The days of the ’60s, when mom stays home and cooks all day? Those days are gone. EVERYBODY’S SO BUSY THESE DAYS. My son gets home after football practice at 7 p.m., then has three hours of homework. You have to fit dinner in. It’s a “grab and go” era. Most people are getting home around 6 p.m. If you make dinner yourself, you’re eating it at, what, 8 p.m.? People want quality food that they can microwave in three minutes.
I love to cook. IT’S MY PASSION. I quit high school my junior year and took up cooking as a trade. I had my own restaurant in Salem for 10 years. I got burned out and sold it, then I said I’ll find a little place to do my catering. We slow down January through March. Four years ago, I thought if I could MAKE 30 CHICKEN POTPIES A DAY, I could keep the staff working [year-round]. We have 35 employees and are opening a second, larger 1,200-square-foot STORE IN PEABODY BY MARCH. We’ll have hot chicken potpies to go, to make it even easier for customers.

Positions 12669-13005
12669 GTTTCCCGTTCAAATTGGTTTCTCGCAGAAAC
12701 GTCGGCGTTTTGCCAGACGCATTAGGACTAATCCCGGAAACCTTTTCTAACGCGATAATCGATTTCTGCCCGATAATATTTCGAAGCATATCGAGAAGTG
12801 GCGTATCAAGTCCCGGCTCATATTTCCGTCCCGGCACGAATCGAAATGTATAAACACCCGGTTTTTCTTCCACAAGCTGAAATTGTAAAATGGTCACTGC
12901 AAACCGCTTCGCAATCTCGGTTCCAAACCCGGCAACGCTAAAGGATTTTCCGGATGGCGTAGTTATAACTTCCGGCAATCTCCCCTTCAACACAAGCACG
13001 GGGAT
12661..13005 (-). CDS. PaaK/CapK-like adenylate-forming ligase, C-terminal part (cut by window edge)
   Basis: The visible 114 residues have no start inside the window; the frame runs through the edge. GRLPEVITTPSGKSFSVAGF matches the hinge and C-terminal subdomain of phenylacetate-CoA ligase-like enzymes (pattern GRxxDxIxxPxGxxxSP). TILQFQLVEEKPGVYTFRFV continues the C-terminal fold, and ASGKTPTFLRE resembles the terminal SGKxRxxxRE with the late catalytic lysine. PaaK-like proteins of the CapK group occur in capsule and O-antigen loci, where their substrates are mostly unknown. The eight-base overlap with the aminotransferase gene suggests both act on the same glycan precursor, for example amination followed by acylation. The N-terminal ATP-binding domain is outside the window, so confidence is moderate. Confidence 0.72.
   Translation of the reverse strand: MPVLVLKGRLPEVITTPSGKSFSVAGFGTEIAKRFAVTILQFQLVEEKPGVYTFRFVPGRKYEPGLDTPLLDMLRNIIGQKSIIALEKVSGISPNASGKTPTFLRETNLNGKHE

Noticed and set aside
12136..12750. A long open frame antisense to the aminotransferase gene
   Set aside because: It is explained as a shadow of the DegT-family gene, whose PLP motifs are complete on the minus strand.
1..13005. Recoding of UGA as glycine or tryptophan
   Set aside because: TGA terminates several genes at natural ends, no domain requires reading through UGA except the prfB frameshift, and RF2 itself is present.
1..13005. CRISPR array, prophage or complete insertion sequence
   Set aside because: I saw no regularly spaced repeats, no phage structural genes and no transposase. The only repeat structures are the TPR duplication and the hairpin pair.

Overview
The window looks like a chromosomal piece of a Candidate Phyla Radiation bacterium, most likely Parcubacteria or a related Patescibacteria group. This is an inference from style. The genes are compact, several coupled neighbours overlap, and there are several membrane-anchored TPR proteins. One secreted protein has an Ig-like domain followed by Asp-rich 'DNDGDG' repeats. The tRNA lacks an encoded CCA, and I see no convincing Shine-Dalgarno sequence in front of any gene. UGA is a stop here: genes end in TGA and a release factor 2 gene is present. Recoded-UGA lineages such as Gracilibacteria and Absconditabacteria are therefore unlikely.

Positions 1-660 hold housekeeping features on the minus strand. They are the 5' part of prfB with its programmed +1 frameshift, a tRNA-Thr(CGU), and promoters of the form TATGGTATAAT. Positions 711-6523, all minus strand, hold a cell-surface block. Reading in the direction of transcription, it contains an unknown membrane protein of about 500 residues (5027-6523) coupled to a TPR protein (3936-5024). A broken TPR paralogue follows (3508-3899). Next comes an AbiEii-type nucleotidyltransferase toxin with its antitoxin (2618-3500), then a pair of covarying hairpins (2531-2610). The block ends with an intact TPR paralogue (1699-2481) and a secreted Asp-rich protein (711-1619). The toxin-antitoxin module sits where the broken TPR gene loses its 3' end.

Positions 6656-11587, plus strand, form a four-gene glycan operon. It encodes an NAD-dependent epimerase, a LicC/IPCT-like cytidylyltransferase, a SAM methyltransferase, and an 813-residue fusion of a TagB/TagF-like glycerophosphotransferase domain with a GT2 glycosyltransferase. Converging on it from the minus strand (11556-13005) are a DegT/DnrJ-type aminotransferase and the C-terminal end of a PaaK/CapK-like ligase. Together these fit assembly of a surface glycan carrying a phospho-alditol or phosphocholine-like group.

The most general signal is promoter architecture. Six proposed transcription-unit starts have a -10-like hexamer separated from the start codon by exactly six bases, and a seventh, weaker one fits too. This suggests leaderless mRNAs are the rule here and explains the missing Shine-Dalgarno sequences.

I don’t cook at home. I heat up whatever we’ve cooked that day. My wife works. WE ALL SIT DOWN TOGETHER. Otherwise, there’s no family time.
I’m a cancer patient at Dana-Farber. I do chemo every day at home. I still work every day, 5 a.m. to 6 p.m., plus have the catering. I’m a believer that, because I keep moving, I feel stronger.
I don’t think this [“grab and go”] trend is going to go away. HARROWS HAS BEEN DOING THIS SINCE THE 1930S. Now there’s young guys like me. — As told to Kathy Shiels Tully
Interview has been edited and condensed.